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January 2002

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Installation of Win32-applications using Odin - Part 5

By Herwig Bauernfeind © January 2002, Translation: Philhard Ackermann

It's still not working - what can you do now?

Alas it happens rather often that, in spite of all efforts and carefulness, you reach a point where there's nothing more you can do and you have to realize that a particular program simply doesn't yet run on OS/2 and Odin.

The most complicated way to get on with things is to get all the stuff necessary and start developing for Odin to get the desired program to run; however this is a very hard thing to do for most of us endusers (as it is for me).

So, if this is not possible one should at least try to help the Odin team indirectly. You should realize that a large part of the ongoing odin development is being performed in the spare time of a small bunch of people.

That's why it's very important to refrain from doing something like:

1. Fire emails to the developers. In my opinion we, the endusers, should do whatever possible to enable the developers to care about further development. They just can't deal with all the problems the usage of Odin inevitably poses at present. We shouldn't forget that Odin is still in an alpha stage.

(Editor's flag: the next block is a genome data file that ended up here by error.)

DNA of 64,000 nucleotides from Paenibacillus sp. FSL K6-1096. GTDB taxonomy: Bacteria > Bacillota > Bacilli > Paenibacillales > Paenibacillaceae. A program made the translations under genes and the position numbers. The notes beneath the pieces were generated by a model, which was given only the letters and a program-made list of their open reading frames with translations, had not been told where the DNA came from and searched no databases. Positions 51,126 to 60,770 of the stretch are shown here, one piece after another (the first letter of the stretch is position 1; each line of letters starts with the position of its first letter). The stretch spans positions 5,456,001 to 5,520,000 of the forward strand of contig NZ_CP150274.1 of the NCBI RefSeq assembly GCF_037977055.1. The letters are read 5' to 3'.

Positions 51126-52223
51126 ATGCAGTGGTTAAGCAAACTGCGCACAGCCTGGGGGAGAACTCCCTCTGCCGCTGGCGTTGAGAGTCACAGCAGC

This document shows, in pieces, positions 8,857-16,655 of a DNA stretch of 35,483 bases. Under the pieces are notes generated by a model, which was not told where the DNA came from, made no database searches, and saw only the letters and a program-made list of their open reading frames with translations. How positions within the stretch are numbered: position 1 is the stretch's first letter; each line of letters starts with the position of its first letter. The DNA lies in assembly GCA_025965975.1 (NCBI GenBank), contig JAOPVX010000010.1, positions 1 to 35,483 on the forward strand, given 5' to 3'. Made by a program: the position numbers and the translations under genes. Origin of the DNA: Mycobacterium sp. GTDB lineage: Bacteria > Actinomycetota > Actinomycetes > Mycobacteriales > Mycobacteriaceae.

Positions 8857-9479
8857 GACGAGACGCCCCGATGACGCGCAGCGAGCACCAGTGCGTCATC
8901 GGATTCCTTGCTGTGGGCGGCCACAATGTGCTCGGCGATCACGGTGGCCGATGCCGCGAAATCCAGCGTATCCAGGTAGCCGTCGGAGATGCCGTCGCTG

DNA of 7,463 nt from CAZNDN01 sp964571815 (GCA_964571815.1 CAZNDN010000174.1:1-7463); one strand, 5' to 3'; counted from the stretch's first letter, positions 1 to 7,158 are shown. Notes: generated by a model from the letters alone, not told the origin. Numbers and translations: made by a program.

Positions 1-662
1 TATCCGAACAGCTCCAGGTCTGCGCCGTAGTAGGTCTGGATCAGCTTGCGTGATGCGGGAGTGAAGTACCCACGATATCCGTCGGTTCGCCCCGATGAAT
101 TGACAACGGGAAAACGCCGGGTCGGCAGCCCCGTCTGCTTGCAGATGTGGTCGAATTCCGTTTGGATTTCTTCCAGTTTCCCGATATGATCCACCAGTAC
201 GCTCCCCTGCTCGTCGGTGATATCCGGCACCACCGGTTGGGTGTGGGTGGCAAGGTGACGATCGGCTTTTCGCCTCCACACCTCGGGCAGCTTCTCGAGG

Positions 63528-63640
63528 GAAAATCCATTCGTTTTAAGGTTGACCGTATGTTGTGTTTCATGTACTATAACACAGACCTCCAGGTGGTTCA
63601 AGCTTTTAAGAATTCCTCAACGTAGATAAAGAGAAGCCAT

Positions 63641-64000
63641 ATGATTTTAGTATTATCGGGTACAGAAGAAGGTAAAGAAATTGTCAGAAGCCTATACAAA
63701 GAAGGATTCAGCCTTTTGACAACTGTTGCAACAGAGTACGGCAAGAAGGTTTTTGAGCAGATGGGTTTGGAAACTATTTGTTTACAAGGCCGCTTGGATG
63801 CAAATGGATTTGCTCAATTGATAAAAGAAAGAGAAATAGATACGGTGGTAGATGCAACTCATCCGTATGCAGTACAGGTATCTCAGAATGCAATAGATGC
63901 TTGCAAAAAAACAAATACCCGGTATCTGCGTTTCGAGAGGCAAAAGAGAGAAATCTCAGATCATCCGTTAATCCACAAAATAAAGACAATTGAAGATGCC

2. Require immediate help in a curtly manner when posing questions to the odinusers mailing list. This is useless, doesn't help anybody and simply puts people into a bad temper. As already mentioned, there's no formal odin support, everything is based on volunteers. That's why we should always be patient, polite, discrete and encouraging.

3. Repeat a question 4 to 5 times when you're getting no feedback. Of course it is possible that in all the mailing lists traffic something may be overlooked, but odds are high that simply nobody has something reasonable to reply to a given problem. Alas we're only a rather small community...  

So for every Odin user, I would like to paraphrase the following line from John F. Kennedy: "Do not ask what Odin can do for you, ask what you can do for Odin!"  

Well, I myself as a non-developer have taken this to heart in the first place. Since I at least have some knowledge of (VX-)REXX, there are a bunch of small utilities that emerged from writing this article series. Their usage and possibilities will be described in short in the following paragraphs.  

1. OdinBug:

OdinBug is a bug report generator, the format of which is laid out by the Odin team in the text file ReportingBugs.TXT. The drawback: it means quite an effort to correctly create a bug report by hand.

This and the fact that Sander van Leeuwen and other members of team odin had to write emails to endusers each and every day pleading for valid bug reports made me develop OdinBug.

The second reason was that, in writing these articles, I often had to get a quick overview about a particular program, why it wouldn't run with odin and whether there are similarities to or differences from other program packages.

In the meantime OdinBug has even become a part of the weekly Odin build. To be honest - this is something I'm a little bit proud of.  

So what exactly does OdinBug do?

It collects all the information needed for a usable bug report out of several different files all over the system. Then it generates a valid bug report out of this collection, and in the ideal case for users of Netscape Messenger 4.61, PMMail (and in the next release also for PolarBar) it also generates a corresponding email to the odinusers mailing list, ready to be sent.  

So now how do I create a bug report when a program doesn't work?